There is an idea I keep coming back to concerning Avatar. In the eighties, and early nineties, as I was developing into a cinephile, and honing my obsession for horror films specifically, the men in charge of creating, designing and building all of the special effects (what we now refer to as practical effects) were becoming celebrities, and with good reason. They were progressing in leaps and bounds in years and months in ways their predecessors hadn't been able to in decades. They invented the Oscar category for Rick Baker's work on American Werewolf In London, and I dare any single one of you to watch The Thing and tell me Rob Bottin's work there would have been better done now with C.G. I still count that as one of the most inventive and incredibly horrifying special effects creations we've seen. Too bad the film came out a week after another film about an alien being found by people, E.T. (another film whose practical effects weren't anything to scoff at). Stan Winston was creating some of most awesomely bizarre, intricate and technically sophisticated effects in the history of film (including those for James Cameron's Aliens). KNB were beginning to show up on the radar with some weird little cult movies like Evild Dead.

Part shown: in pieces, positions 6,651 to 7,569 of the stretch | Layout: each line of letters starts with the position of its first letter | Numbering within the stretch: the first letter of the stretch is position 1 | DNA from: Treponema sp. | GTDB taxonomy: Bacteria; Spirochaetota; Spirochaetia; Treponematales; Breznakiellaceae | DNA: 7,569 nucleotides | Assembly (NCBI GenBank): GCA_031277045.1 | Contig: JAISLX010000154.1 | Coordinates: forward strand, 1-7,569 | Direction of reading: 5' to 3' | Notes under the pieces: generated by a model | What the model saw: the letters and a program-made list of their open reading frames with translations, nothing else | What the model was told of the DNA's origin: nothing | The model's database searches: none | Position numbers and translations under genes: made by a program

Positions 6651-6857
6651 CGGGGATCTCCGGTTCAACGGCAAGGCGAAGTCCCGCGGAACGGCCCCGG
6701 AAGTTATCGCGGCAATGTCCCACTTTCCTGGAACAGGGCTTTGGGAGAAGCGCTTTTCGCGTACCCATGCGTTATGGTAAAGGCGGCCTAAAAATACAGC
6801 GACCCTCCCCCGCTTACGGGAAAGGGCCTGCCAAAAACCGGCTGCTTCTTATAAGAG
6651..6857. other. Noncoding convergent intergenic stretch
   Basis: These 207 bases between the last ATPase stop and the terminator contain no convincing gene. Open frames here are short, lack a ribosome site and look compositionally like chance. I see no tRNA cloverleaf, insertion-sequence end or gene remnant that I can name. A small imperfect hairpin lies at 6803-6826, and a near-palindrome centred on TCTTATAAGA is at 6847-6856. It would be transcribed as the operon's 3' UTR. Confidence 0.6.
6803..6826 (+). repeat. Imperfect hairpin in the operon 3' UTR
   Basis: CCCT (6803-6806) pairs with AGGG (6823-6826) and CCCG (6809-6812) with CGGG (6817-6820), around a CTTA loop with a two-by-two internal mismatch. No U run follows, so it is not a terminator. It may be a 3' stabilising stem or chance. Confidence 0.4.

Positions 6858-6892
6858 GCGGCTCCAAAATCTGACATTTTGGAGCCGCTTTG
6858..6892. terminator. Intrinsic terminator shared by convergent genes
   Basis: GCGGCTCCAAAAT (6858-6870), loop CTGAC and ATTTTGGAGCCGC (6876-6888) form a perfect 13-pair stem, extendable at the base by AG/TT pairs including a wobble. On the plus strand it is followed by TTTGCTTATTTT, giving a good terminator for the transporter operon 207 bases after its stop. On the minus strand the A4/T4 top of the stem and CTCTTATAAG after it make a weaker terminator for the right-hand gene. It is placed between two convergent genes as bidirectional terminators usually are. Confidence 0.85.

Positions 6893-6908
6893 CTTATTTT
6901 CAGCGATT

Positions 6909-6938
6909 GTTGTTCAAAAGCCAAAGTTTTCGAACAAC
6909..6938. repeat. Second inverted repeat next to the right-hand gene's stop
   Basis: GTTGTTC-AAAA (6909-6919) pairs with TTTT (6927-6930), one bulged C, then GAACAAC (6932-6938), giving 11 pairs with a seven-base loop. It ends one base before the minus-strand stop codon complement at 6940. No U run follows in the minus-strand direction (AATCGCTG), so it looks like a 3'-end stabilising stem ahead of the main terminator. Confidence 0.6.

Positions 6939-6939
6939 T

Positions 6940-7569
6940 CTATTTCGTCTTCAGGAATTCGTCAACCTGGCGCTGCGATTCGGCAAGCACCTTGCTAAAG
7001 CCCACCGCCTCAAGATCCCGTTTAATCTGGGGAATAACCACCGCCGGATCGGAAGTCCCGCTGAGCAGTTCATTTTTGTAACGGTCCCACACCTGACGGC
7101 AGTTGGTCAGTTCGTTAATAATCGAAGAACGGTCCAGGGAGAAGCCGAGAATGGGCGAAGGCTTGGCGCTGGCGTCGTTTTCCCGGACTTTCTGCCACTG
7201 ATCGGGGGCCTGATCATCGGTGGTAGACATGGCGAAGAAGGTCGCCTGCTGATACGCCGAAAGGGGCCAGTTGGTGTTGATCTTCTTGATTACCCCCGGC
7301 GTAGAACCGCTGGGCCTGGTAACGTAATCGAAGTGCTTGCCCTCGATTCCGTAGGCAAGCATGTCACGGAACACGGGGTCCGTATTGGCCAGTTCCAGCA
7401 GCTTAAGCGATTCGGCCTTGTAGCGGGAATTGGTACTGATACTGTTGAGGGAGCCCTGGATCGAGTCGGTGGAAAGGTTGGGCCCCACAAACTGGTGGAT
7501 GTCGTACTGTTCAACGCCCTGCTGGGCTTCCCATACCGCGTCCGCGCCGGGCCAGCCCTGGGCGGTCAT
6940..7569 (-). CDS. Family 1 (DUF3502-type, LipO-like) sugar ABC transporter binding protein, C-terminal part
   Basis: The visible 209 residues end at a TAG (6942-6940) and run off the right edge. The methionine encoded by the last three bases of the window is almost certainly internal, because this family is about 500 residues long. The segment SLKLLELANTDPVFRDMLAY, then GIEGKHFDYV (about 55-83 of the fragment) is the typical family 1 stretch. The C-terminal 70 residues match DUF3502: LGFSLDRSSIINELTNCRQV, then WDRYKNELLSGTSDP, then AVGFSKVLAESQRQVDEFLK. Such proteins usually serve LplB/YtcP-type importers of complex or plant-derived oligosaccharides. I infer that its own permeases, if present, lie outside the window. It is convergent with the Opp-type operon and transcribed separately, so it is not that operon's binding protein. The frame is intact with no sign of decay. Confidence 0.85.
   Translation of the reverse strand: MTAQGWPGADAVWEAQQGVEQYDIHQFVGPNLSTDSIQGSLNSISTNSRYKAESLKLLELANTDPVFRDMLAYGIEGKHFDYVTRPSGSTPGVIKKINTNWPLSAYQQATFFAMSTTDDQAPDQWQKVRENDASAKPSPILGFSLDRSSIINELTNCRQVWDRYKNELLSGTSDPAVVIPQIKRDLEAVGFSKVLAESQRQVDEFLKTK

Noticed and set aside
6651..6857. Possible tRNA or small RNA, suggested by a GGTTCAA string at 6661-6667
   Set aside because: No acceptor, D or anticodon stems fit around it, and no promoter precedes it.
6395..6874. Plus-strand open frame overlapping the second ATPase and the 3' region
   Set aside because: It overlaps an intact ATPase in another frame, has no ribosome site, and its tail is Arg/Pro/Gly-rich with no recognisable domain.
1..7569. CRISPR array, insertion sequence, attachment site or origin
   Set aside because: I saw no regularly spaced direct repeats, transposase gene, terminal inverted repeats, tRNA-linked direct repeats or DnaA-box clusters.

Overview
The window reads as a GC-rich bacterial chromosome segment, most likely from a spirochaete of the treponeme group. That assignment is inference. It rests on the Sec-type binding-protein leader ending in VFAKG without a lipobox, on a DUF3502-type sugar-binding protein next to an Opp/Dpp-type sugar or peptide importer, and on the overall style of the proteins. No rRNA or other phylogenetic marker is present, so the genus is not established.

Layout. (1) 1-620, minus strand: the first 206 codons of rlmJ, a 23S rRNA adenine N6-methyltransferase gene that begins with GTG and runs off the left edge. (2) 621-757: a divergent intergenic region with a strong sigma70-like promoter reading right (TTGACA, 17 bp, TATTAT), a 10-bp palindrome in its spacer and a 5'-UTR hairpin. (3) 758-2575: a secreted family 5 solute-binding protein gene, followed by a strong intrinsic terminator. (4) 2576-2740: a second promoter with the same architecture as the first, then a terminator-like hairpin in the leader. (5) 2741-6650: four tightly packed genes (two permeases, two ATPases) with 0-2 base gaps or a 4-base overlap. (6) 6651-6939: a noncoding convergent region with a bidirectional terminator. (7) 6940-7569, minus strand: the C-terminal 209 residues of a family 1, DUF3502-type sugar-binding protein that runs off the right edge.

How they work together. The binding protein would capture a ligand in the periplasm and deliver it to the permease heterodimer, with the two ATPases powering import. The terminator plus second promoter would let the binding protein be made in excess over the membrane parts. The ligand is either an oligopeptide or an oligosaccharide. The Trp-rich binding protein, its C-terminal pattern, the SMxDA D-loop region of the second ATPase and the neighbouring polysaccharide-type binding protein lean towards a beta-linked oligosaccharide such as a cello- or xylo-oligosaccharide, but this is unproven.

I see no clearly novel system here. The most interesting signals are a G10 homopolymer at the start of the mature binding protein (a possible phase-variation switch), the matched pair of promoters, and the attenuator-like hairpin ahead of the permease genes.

Along the way, following their celebrity status being cemented, some of these effects wizards and magicians got the opportunity to direct films of their own. By and large, the results were exactly the same. They were decent films, not terrible, with absolutely awesome effects. It was definitely obvious that the films were made with a great deal of enthusiasm, interest and genuine love in some cases, but they almost always lacked too much in the character and story departments. They were good appetizer films, and also good for the burgeoning horror fanatic to satiate an obsession for more horror films, until the next truly great horror film came along to really blow your mind. But they were pretty obviously films made by people who were effects guys, and not really directors or storytellers. Honestly, I think Avatar is very much like that. Is Cameron's love for film, and for the chance to get to play with this new technology palpable? Yes, it is. Do I deeply admire the kind of dedication and time it took to get the facial expressions of the CG characters to be as incredibly realistic as they are? Without a doubt. Do I think that this technology, specifically using 3D in the way the film does is going to be a step forward for film making? Absolutely. But I also think James Cameron is actually a special effects genius, on par with any in film history, possibly surpassing them, and not a film maker in the sense of being a storyteller in the medium of film.